Join Artist Jackie Skrzynski to talk about her art and her process in creating the pieces on display in the Seligmann Studio.
A bit about the artist:
Throughout her career, Jackie Skrzynski’s work has challenged physical and psychological boundaries between humans and nature. In this most recent work, she collapses the perception of interior and exterior space. Her large charcoal drawings of swirling forms and tangles suggest similarities between anatomical and botanical forms. Skrzynski writes that her imagery is inspired by her time in the woods near her home. Observing growth, decay and rebirth, she intends to convey her perception of nature as equally beautiful and unsettling. Perhaps the somewhat grotesque imagery is mitigated by the lushness and velvety quality of her drawing.
In her statement, Skrzynski describes her references as pulling from facial features, nerve cells, tree roots and vines.Her walks through the woods provide inspiration and a sense of connection with a larger natural system. In the safety of the studio and through the act of drawing, she depicts what she finds visually compelling, allowing her subconscious to manifest through imagery and mark making.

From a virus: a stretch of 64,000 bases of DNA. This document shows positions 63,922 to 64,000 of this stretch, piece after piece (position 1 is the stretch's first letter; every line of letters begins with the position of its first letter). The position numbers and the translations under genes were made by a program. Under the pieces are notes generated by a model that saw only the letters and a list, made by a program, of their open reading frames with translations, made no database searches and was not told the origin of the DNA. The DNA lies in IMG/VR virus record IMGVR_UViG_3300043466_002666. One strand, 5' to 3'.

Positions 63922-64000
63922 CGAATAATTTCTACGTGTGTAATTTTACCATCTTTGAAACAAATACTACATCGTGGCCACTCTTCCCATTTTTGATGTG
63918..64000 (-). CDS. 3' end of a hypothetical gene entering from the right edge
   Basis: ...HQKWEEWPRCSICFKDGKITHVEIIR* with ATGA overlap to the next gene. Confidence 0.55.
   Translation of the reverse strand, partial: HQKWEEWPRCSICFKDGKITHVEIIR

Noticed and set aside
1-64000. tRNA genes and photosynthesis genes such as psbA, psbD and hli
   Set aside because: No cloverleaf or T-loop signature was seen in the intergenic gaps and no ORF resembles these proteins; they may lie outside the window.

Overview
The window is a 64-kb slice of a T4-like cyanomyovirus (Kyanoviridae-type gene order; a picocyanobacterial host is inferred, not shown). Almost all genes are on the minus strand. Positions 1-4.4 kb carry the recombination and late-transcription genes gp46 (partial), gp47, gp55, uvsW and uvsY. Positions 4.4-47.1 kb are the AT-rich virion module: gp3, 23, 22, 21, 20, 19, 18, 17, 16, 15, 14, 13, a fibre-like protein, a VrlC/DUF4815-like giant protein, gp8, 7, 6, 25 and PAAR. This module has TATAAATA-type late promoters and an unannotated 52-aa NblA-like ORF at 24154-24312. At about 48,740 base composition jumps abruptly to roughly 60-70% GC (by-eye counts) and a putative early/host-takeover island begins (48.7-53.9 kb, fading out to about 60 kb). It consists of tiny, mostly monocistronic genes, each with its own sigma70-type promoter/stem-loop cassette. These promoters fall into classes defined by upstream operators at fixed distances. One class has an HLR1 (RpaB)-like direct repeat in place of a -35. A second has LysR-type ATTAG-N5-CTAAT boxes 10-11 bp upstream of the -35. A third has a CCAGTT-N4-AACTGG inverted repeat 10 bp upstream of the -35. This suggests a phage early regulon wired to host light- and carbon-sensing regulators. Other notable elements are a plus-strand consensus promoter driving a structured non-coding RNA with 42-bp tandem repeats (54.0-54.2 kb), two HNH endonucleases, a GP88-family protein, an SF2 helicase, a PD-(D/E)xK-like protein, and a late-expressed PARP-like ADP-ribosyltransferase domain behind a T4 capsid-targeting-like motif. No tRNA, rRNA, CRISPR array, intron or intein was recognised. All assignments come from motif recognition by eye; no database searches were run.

My drawings reference everyday observations I make of facial features, botanical forms, and anatomical elements. I combine them in a way that allows my subconscious to suggest imagery that visually and conceptually ties them together. By collaborating with my subconscious, and, importantly, overriding more rational, conventional depictions of portraiture and nature, I pay homage to the surrealists’ method of creating art.
The first time I visited the Seligmann Center was in 2010. I specifically went to see Kurt Seligmann’s print Exotic Garden because I was drawn to the painting’s haunting beauty. Over time, I learned Kurt Seligmann was deeply inspired by his time in nature, particularly the landscape around his home in Sugar Loaf. I also find my inspiration in my daily walks through the woods. I feel a connection to work like Envelopment (Mountain Spirit) A Mythological Trilogy (1959 oil on canvas.) and Moonscape (1959 oil on canvas). I see a similarity in inspiration, process and imagery between our works.
Recently, I became interested in the concept of “half-life” which describes a state when half of a substance has dissipated and half remains. While often used in measuring radioactivity, the term resonates for me when applied to a fallen tree. As it ages, a tree gets invaded by insects, drilled by woodpeckers, and covered by vines until it falls over dead. This marks its half-life. While it no longer “produces,” the tree continues to nourish the ecosystem as it decays. To me, this suggests a way to approach aging. Like the tree, I feel myself dissipating into my surroundings. I describe aging through the lens of nature because it makes visual and philosophical sense. These are my thoughts as I draw, using charcoal and pencil because I love the physical contact with the materials and the immediacy of making marks.
Suggested Donation: $10